The Observatory

It’s not all doom and gloom!

At 32 you don’t expect to be told that you’re at an increased risk of developing type 2 diabetes. Following a Work Health Check last year, some questions about diabetes in my family, and a waist measurement, I was told that my over indulgence over the years, growing serving sizes, and inactivity has placed me at a higher risk of developing type 2 diabetes in the future.

Of course my first reaction was to ignore what the nurse had told me, but following the January sales I realised that they just don’t make size 12s like they used to! 

Diabetes is the fastest growing chronic disease in Australia and is reaching global epidemic proportions. Having persistently high blood glucose levels can increase the risk of eye conditions like diabetic retinopathy, cataracts, macular oedema and glaucoma. With early detection and regular eye examinations 98 per cent of severe vision loss from diabetes can be avoided.

So with some minor changes to my lifestyle, like making my lunch instead of buying it, and jogging with a friend on a weekly basis for a girlie catch up, one year on I have reduced my waistline and reduced my risk of type 2 diabetes (and saved some money for a holiday at the same time!)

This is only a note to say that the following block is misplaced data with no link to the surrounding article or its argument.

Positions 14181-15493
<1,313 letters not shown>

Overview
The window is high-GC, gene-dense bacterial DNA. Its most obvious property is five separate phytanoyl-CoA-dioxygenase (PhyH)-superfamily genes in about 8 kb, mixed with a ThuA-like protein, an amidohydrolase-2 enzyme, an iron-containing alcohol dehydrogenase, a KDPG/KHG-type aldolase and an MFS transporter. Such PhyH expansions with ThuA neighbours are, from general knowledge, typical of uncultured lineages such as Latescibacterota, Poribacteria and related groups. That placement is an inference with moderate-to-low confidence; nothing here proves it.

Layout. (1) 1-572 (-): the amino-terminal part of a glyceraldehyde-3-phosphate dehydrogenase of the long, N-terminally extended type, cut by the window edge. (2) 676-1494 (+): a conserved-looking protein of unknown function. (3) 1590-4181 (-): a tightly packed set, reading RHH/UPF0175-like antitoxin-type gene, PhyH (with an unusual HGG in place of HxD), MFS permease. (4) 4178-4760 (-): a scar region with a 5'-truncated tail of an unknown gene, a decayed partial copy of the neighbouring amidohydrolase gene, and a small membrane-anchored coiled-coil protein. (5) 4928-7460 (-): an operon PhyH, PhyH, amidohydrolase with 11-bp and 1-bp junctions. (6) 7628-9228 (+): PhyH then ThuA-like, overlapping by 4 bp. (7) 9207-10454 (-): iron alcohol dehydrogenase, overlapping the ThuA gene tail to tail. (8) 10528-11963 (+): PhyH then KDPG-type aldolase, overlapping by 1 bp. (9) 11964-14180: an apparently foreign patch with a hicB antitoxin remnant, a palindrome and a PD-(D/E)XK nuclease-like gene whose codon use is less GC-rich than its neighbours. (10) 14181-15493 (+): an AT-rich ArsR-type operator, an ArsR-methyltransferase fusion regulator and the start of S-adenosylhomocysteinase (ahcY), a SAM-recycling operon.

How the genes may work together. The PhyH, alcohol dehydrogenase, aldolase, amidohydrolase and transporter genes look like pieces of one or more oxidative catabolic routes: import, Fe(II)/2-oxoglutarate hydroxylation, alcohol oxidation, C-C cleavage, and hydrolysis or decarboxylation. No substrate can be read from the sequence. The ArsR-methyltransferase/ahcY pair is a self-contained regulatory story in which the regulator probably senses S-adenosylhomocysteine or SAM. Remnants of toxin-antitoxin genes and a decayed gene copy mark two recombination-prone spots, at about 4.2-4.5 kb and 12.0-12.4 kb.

On Thursday 5 July I was invited to speak with the Bacchus Marsh Melton Diabetes Support Group, a friendly bunch of people gathering together to talk about their experiences with diabetes and to learn how to control their diabetes. I attended the support group to share some tips on how people with diabetes can protect their eyesight:

  • have an eye examination when you’re first diagnosed and continue regular eye examinations thereafter
  • if you smoke, then quit
  • maintain a healthy lifestyle that includes regular physical activity and healthy eating to manage blood glucose levels
  • eat your green and yellow vegetables and incorporate fish into your diet for a healthy macular
  • wear protective googles when doing DIY or playing sports like squash
  • wear a hat and sunglasses when out in the sun to protect your eyes from ultraviolet damage.

Positive simple changes to your lifestyle and incorporating regular eye tests can help control the risk of eye diseases like diabetic retinopathy because at the end of the day, it’s not all doom and gloom.

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About the Author

Dee Tumino

Dee manages the Vision Initiative, a health promotion program on eye health and vision care in Victoria. Her tertiary studies include a Bachelor of Arts (Japanese)/Bachelor of Business (Human Resource Management), Health Promotion studies at Monash University and is Prince2 qualified. Her public health background was developed at the Victorian Department of Health as a Senior Project Officer/Project Manager in the areas of sexual health, tobacco control, mental health promotion, evidence and evaluation and health strategy development where she played an instrumental role in the development of the Victorian Public Health and Wellbeing Plan 2011-2015, the States guiding public health, health promotion and health prevention plan.View author's posts
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